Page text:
But say, for argument's sake, I never did any of that and remained a security guard in precisely the same position. Is the lack of increase of income of “security guards” relative to the cost of living - some sign of “stagnation” as it is often suggested to be? People say things like “real wages have not increased” as if people are stuck in the same job, forced to make the same choice day after day? Whatever the case - say I did make the choice to stay in that job and not made the choice to spend the rest of my time studying whenever I had the chance (when I wasn’t listening to recorded radio shows) - would it be fair to say I would have been “no better off” now compared to then? That because my "real wage growth" had been near zero that I was someone being "left behind"?
No. No way! Not by a long shot. Because today, even on that same wage, I could have afforded an Apple Watch and wireless earbuds. Which is exactly what I have now and the pinnacle of portable audio technology for me, so far as I am concerned. The Apple Watch I have comes to me on a “plan” via my mobile provider. It costs me $20 a month to pay off. I could afford that, even as a security guard. Easily! And yes, my data on top of that costs a little more (which I can share across multiple devices) - but the point is - the very best technology and access to the world’s information and music library - almost unimaginable technology to me 20 years ago - is available even to some of the least wealthy people in modern western societies - and soon to everyone else too!
Wealth is not about how much money you have, or cash you can pull out of your bank account. It includes that - but it also includes all the many things that money can buy and which you already have. My Apple Watch - if I could travel back 20 years - I imagine would have been regarded as one of the most astonishing devices in existence making me one of the most wealthy people on the planet. By this measure: the technology on my wrist would have been bought by Bill Gates or some other billionaire - for many billions of dollars if I could have convinced them what it truly was. If you have seen the movies: it would have been like the chip from the first Terminator which, if you recall - was not destroyed when Arnold’s evil character was killed. That last remaining chip was used by a technology company to “go in directions they never could have imagined”. It was basically alien technology. So too my Apple Watch placed in 2000, or let’s say 1990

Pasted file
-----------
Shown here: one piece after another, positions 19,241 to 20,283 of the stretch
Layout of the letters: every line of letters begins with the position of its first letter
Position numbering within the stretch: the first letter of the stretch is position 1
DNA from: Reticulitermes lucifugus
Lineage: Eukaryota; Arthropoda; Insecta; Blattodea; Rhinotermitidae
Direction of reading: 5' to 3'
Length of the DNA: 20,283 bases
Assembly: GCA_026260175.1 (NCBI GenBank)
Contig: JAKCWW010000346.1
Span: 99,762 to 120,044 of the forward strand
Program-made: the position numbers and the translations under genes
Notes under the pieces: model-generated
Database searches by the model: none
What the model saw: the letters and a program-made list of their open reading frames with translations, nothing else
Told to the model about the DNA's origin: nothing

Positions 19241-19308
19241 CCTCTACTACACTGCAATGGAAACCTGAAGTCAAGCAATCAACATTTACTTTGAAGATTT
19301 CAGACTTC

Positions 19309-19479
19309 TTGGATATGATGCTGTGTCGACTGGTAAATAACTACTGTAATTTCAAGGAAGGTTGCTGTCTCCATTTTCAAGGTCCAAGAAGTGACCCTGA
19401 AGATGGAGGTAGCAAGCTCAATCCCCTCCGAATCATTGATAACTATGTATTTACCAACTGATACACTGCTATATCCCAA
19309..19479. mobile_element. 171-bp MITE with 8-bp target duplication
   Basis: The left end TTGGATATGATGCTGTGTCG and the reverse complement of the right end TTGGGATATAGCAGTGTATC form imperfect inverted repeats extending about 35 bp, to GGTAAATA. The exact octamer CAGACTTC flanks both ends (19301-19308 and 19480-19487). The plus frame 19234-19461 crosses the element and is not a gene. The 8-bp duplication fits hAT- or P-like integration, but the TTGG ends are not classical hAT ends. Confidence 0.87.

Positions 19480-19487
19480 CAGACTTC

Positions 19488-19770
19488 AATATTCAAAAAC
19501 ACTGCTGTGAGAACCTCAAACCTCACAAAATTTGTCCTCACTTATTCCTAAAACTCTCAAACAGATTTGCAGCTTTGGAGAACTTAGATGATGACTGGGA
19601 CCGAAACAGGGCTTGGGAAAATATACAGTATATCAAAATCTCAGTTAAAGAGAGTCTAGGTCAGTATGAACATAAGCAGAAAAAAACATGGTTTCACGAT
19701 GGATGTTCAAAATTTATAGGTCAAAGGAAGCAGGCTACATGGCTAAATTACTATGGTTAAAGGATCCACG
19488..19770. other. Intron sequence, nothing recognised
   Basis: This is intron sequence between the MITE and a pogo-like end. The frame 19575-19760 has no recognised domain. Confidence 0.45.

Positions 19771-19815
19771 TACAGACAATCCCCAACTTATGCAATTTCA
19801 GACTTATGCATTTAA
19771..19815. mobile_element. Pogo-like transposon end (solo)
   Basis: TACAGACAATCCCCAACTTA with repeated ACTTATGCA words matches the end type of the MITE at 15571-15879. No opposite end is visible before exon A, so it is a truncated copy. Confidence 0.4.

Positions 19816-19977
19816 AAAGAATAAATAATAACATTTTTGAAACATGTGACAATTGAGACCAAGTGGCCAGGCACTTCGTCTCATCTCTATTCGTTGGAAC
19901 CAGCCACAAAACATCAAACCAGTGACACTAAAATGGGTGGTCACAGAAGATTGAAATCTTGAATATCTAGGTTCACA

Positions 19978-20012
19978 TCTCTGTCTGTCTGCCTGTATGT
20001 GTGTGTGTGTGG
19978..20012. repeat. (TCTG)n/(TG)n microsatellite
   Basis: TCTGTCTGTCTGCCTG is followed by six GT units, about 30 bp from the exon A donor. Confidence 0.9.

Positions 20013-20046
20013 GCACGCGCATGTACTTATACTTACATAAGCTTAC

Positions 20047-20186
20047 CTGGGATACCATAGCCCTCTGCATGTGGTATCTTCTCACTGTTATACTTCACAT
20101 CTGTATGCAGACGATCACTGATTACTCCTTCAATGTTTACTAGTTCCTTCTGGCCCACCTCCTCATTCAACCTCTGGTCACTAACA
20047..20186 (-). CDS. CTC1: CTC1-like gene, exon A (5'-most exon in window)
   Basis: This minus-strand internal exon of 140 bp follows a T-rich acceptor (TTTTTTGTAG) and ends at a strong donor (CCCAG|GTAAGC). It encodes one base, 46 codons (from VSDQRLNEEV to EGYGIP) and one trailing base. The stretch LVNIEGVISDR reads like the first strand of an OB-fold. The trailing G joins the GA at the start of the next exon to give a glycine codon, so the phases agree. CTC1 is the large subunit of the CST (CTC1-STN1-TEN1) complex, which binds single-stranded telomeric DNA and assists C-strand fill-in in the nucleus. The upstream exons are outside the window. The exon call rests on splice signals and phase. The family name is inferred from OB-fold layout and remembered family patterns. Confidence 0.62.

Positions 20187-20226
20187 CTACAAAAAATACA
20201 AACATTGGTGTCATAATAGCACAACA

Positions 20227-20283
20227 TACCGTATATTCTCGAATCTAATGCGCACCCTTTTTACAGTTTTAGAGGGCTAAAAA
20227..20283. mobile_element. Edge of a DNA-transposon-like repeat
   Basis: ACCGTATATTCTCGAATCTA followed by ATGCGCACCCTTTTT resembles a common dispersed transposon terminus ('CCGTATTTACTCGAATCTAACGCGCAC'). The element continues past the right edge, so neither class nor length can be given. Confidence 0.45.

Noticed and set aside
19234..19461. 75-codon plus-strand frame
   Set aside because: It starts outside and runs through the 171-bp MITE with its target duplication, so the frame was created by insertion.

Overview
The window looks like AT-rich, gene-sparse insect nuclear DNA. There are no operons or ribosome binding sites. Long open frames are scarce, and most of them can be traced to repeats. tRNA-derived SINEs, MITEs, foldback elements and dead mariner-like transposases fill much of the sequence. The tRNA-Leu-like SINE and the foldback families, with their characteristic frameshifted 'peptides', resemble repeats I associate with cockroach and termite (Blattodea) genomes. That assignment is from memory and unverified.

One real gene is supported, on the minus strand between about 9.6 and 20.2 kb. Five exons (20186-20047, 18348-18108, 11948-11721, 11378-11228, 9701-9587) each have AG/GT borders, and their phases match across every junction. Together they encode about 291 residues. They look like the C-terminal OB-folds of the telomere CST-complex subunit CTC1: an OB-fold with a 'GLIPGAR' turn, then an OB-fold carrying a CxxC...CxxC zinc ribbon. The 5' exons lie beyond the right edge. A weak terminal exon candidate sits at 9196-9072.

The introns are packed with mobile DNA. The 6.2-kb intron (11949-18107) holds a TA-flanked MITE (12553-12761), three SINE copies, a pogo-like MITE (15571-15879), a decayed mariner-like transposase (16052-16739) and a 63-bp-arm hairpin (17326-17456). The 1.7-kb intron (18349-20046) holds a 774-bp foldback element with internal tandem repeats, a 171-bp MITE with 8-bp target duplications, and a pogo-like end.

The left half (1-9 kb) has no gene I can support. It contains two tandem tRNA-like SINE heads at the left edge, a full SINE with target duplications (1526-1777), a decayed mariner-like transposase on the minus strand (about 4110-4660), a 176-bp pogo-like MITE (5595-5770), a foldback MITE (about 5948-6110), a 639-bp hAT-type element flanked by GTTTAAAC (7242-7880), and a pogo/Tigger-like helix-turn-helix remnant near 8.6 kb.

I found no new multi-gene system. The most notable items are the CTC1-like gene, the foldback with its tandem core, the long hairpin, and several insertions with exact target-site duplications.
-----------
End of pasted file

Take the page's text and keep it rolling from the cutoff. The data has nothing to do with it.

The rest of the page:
The Apple Watch really does confer wealth onto you far beyond what its price would suggest. If you own one, you are more wealthy than anyone living in 1990. In 1990 there was no way to get any book in the world fed wirelessly into your ears - read to you by a machine. To thus learn the knowledge that could, potentially, improve your lot so easily. There was no way to call overseas…all from your wrist. People are rather pessimistic about the idea there has been such astonishing progress and an increase in wealth over time. They point to statistics like: wages have not increased while the cost of homes has. Some use this to explain the appeal of particular political movements. The same house today in some town costs 10 times what it did some years ago while the wage for the same job has only increased by a factor of 2. Doesn't this mean society is "going backwards" in some way? Now there may be some legitimate concerns here: there may be government regulations making the cost of housing greater in some places and more or less appealing in others. But none of this is really about how "wealthy" one is. Or if it is, that is merely one metric: how big is the house that a particular income earner can purchase now?